Lecture5 - CSIS 4840 Week 5 Shells Prof Ron...

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CSIS 4840: Week 5 Shells Prof. Ron Schnell (“Ron”) @RonnieSchnell
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Amir Afzal UNIX Unbounded, 5th Edition Copyright ©2008 Chapter 9: Exploring the Shell 2 of 30
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Amir Afzal UNIX Unbounded, 5th Edition Copyright ©2008 Chapter 9: Exploring the Shell 3 of 30
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Amir Afzal UNIX Unbounded, 5th Edition Copyright ©2008 Chapter 9: Exploring the Shell 4 of 30 + csh (“C Shell”) & tcsh (“TC Shell”) have all of these features built-in
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Review of Shell Expansion Review: arguments with special characters will be expanded by all of the shells before it runs the program (unless surrounded by single quotes) $ echo *txt foo.txt mytxt txt $ echo ??txt mytxt $ echo *.?xt foo.txt Different shells behave differently when there is no match for wildcards: sh and bash : Will pass the argument with the
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Review of Shell Expansion (cont’d) In addition to * and ? bash, csh, and tcsh expand
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More Shell Expansion !! expands to the entire previous command $ !! rm /etc/passwd rm: permission denied $ sudo !! !-<n> goes back n commands ( !-3, !- 5, etc.) !$ expands to the last argument of the previous command: $ ls /etc/passwd
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More Shell Expansion (cont’d) !* is all of the arguments $ ls foo bar bletch foo bar bletch $ rm !* rm foo bar bletch Command history search with !? $ history 1 pwd 2 cd /home/student 3 ls *.txt 4 cat < /etc/motd $ !?cd cd /home/student !?cd? would also work
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Command Line Editing (bash, csh, and tcsh) Follow a command history expansion with a colon ( : ) followed by a standard ed command $ !!:p ls /home/student This does not run the command, just prints it, but it also gets put into history as the last command $ !!:s/student/ronnie/ ls /home/ronnie This does run the command with the changes $ !?ls?:s/ronnie/student/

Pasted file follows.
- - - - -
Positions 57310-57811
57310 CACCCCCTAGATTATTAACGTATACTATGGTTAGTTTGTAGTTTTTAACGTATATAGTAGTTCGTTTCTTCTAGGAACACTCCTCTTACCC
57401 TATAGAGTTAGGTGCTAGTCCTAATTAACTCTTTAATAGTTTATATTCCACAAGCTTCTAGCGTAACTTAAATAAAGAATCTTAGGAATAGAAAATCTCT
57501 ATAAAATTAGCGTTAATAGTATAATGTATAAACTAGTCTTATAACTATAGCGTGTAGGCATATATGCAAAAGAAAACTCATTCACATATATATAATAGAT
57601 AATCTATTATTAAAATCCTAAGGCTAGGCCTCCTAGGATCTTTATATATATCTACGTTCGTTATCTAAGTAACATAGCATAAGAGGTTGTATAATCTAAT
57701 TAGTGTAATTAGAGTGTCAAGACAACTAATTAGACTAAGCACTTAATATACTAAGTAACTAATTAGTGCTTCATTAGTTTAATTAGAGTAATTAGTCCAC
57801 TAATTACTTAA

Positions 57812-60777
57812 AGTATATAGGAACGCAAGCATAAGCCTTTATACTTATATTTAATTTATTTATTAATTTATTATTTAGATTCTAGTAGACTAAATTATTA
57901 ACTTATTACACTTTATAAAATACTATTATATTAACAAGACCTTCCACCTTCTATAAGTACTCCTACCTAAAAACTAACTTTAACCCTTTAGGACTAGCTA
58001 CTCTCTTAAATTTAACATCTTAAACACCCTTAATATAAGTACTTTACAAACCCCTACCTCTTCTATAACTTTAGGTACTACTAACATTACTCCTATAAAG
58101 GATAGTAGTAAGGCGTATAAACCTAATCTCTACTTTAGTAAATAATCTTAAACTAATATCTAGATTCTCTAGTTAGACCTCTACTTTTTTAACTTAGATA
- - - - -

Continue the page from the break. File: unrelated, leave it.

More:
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Command Line Editing (bash, csh, and tcsh) Put a number after the colon (line a line number in ed ) to represent an argument number $ cd !ls:1 cd /home/student $ echo ls ls $ !!:1 ls foo bar
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Command Line Editing (ksh) To search using ksh use the r key $ r ls ls /home/student To rerun a command using ksh by its history number, also use the r key $ r 103 pwd /home/ronnie
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Visual Command Line Editing (bash, ksh, and tcsh) bash, ksh, and tcsh allow you to edit the command line in place , and each has a mode for vi and emacs bash and tcsh are in emacs mode by default, while ksh is in vi mode by default Changing mode for bash and ksh : $ set -o vi # vi mode $ set -o emacs # emacs mode Changing mode for tcsh: $ bindkey -v # vi mode $ bindkey -e # emacs mode
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Visual Command Line Editing (bash, ksh, and tcsh) In vi mode, you can begin editing the command line visually by pressing the ESCAPE key (just like in vi) Non-colon vi commands work, including h,j,k,l to move around command history.
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